Lecture notes | Lecture notes will be provided for the course. | |||||

Literature | Multiplicative Number Theory by Harold Davenport Multiplicative Number Theory I. Classical Theory by Hugh L. Montgomery and Robert C. Vaughan Analytic Number Theory by Henryk Iwaniec and Emmanuel Kowalski | |||||

Prerequisites / Notice | Complex analysis Group theory Linear algebra Familiarity with the Fourier transform and Fourier series preferable but not required. | |||||

401-3059-00L | Combinatorics IIDoes not take place this semester. | W | 4 credits | 2G | N. Hungerbühler | |

Abstract | The course Combinatorics I and II is an introduction into the field of enumerative combinatorics. | |||||

Learning objective | Upon completion of the course, students are able to classify combinatorial problems and to apply adequate techniques to solve them. | |||||

Content | Contents of the lectures Combinatorics I and II: congruence transformation of the plane, symmetry groups of geometric figures, Euler's function, Cayley graphs, formal power series, permutation groups, cycles, Bunside's lemma, cycle index, Polya's theorems, applications to graph theory and isomers. | |||||

Selection: Geometry | ||||||

Number | Title | Type | ECTS | Hours | Lecturers | |

401-3057-00L | Finite Geometries II | W | 4 credits | 2G | N. Hungerbühler | |

Abstract | Finite geometries I, II: Finite geometries combine aspects of geometry, discrete mathematics and the algebra of finite fields. In particular, we will construct models of axioms of incidence and investigate closing theorems. Applications include test design in statistics, block design, and the construction of orthogonal Latin squares. | |||||

Learning objective | Finite geometries I, II: Students will be able to construct and analyse models of finite geometries. They are familiar with closing theorems of the axioms of incidence and are able to design statistical tests by using the theory of finite geometries. They are able to construct orthogonal Latin squares and know the basic elements of the theory of block design. | |||||

Content | Finite geometries I, II: finite fields, rings of polynomials, finite affine planes, axioms of incidence, Euler's thirty-six officers problem, design of statistical tests, orthogonal Latin squares, transformation of finite planes, closing theorems of Desargues and Pappus-Pascal, hierarchy of closing theorems, finite coordinate planes, division rings, finite projective planes, duality principle, finite Moebius planes, error correcting codes, block design | |||||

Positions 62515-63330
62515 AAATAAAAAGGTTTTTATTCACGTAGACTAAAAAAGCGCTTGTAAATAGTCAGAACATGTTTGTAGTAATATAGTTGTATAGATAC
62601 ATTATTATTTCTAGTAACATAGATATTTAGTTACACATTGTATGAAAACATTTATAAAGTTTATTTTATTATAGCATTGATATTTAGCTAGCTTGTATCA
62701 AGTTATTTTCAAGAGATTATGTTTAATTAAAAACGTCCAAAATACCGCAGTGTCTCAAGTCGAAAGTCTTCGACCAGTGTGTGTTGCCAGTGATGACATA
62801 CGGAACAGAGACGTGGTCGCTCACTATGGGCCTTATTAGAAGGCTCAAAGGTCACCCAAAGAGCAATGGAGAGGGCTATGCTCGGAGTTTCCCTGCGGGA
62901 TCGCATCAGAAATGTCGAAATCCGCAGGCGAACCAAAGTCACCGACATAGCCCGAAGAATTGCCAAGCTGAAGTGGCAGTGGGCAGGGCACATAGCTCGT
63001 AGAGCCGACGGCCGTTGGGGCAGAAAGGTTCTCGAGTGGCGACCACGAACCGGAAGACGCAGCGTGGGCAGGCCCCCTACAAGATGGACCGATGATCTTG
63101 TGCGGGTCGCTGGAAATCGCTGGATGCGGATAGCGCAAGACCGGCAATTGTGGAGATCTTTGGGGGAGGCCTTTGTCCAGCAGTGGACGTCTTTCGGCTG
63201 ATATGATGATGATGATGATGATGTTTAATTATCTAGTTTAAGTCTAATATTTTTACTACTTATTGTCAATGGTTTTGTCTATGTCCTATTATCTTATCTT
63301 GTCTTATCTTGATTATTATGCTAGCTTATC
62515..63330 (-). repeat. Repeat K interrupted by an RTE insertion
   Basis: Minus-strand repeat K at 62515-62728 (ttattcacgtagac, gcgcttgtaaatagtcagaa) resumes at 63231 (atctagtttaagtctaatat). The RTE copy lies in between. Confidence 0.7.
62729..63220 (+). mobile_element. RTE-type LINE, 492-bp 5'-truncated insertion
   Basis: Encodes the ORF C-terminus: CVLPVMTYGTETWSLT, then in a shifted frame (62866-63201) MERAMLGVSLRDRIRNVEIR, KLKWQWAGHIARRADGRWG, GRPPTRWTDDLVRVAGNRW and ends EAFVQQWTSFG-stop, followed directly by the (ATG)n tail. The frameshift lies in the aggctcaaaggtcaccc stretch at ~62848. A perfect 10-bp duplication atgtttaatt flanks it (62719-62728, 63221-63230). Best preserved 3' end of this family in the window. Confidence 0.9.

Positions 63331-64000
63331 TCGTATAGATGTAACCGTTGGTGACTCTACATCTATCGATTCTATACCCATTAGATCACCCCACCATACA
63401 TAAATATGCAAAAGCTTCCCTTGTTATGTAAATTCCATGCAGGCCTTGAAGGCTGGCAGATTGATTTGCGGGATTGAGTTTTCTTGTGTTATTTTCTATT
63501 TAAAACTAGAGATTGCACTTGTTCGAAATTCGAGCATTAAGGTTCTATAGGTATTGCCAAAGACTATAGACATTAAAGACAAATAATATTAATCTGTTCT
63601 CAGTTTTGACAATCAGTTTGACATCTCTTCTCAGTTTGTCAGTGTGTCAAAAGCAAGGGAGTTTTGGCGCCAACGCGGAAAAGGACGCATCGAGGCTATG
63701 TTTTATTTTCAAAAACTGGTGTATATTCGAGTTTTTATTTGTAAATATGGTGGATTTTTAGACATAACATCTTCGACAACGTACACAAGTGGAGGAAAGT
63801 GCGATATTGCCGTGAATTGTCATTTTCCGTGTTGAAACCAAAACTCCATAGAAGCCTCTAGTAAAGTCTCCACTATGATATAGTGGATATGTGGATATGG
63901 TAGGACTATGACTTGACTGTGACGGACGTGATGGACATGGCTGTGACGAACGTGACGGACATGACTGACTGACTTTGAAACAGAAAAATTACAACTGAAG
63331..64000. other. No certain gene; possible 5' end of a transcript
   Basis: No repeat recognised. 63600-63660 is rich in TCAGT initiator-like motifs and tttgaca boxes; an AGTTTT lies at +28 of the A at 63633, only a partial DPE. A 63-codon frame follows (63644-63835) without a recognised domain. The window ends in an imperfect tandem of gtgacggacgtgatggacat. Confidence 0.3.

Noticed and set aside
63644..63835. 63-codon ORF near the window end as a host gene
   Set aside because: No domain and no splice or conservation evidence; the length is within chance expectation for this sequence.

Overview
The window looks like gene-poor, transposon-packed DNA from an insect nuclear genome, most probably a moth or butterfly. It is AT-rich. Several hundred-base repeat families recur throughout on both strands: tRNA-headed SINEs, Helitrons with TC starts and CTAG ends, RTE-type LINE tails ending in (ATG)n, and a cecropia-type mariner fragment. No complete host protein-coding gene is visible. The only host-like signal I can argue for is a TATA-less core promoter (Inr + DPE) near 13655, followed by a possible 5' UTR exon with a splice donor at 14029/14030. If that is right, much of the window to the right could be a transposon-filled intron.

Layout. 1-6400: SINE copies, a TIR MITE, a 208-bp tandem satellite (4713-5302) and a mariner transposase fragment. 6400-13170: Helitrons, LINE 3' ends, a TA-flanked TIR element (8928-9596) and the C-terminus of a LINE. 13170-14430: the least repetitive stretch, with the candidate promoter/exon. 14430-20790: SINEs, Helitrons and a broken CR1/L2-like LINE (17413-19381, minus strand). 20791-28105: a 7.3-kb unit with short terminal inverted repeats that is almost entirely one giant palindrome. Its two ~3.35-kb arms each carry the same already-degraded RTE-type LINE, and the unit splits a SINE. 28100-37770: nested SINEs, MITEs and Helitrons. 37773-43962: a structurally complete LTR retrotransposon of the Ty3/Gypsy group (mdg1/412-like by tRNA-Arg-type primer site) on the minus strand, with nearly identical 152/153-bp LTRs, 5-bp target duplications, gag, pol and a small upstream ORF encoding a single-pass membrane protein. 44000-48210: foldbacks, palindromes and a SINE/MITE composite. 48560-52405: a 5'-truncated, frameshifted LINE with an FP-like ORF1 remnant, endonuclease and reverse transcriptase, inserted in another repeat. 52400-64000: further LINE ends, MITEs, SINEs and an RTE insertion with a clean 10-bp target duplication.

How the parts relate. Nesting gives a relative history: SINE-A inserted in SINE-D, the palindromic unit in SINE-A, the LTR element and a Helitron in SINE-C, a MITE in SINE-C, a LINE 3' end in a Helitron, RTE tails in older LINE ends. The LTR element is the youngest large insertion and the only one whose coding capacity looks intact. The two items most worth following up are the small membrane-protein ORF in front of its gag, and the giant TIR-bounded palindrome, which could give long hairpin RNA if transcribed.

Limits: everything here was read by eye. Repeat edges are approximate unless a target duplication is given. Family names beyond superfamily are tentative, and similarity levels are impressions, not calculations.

Literature | - Max Jeger, Endliche Geometrien, ETH Skript 1988 - Albrecht Beutelspacher: Einführung in die endliche Geometrie I,II. Bibliographisches Institut 1983 - Margaret Lynn Batten: Combinatorics of Finite Geometries. Cambridge University Press - Dembowski: Finite Geometries. | |||||

401-3111-68L | Elliptic Curves and Cryptography | W | 8 credits | 3V + 1U | L. Halbeisen | |

Abstract | Im ersten Teil der Vorlesung wird die algebraische Struktur von elliptischen Kurven behandelt. Insbesondere wird der Satz von Mordell bewiesen. Im zweiten Teil der Vorlesung werden dann Anwendungen elliptischer Kurven in der Kryptographie gezeigt, wie z.B. der Diffie-Hellman-Schluesselaustausch. | |||||

Learning objective | Rationale Punkte auf elliptischen Kurven, insbesondere Arithmetik auf elliptischen Kurven, Satz von Mordell, Kongruente Zahlen Anwendungen der elliptischen Kurven in der Kryptographie, wie zum Beispiel Diffie-Hellman-Schluesselaustausch, Pollard-Rho-Methode | |||||

Content | Im ersten Teil der Vorlesung wird die algebraische Struktur von elliptischen Kurven behandelt und die Menge der rationalen Punkte auf elliptischen Kurven untersucht. Insbesondere wird mit Hilfe von Saetzen aus der Algebra wie auch aus der projektiven Geometrie gezeigt, dass die Menge der rationalen Punkte auf einer elliptischen Kurven unter einer bestimmten Operation eine endlich erzeugte abelsche Gruppe bildet. Zudem werden elliptische Kurven untersucht, welche mit rationalen, rechtwinkligen Dreiecken mit ganzzahligem Flaecheninhalt zusammenhaengen. Im zweiten Teil der Vorlesung werden dann Anwendungen elliptischer Kurven in der Kryptographie gezeigt. Solche Anwendungen sind zum Beispiel ein auf elliptischen Kurven basierendes Kryptosystem oder ein Algorithmus zur Faktorisierung grosser Zahlen. | |||||

Literature | Joseph Silverman, John Tate: "Rational Points on Elliptic Curves", Undergraduate Texts in Mathematics, Springer-Verlag (1992) Ian Blake, Gadiel Seroussi, Nigel Smart: "Elliptic Curves in Cryptography", Lecture Notes Series 265, Cambridge University Press (2004) | |||||

Prerequisites / Notice | Voraussgesetzt werden Algebra I und Grundbegriffe der projektiven Geometrie. | |||||

Selection: Analysis | ||||||

Number | Title | Type | ECTS | Hours | Lecturers | |

401-4115-00L | Introduction to Geometric Measure Theory | W | 6 credits | 3V | U. Lang | |

Abstract | Introduction to Geometric Measure Theory from a metric viewpoint. Contents: Lipschitz maps, differentiability, area and coarea formula, rectifiable sets, introduction to the (de Rham-Federer-Fleming) theory of currents, currents in metric spaces after Ambrosio-Kirchheim, normal currents, relation to BV functions, slicing, compactness theorem for integral currents and applications. | |||||

Learning objective | ||||||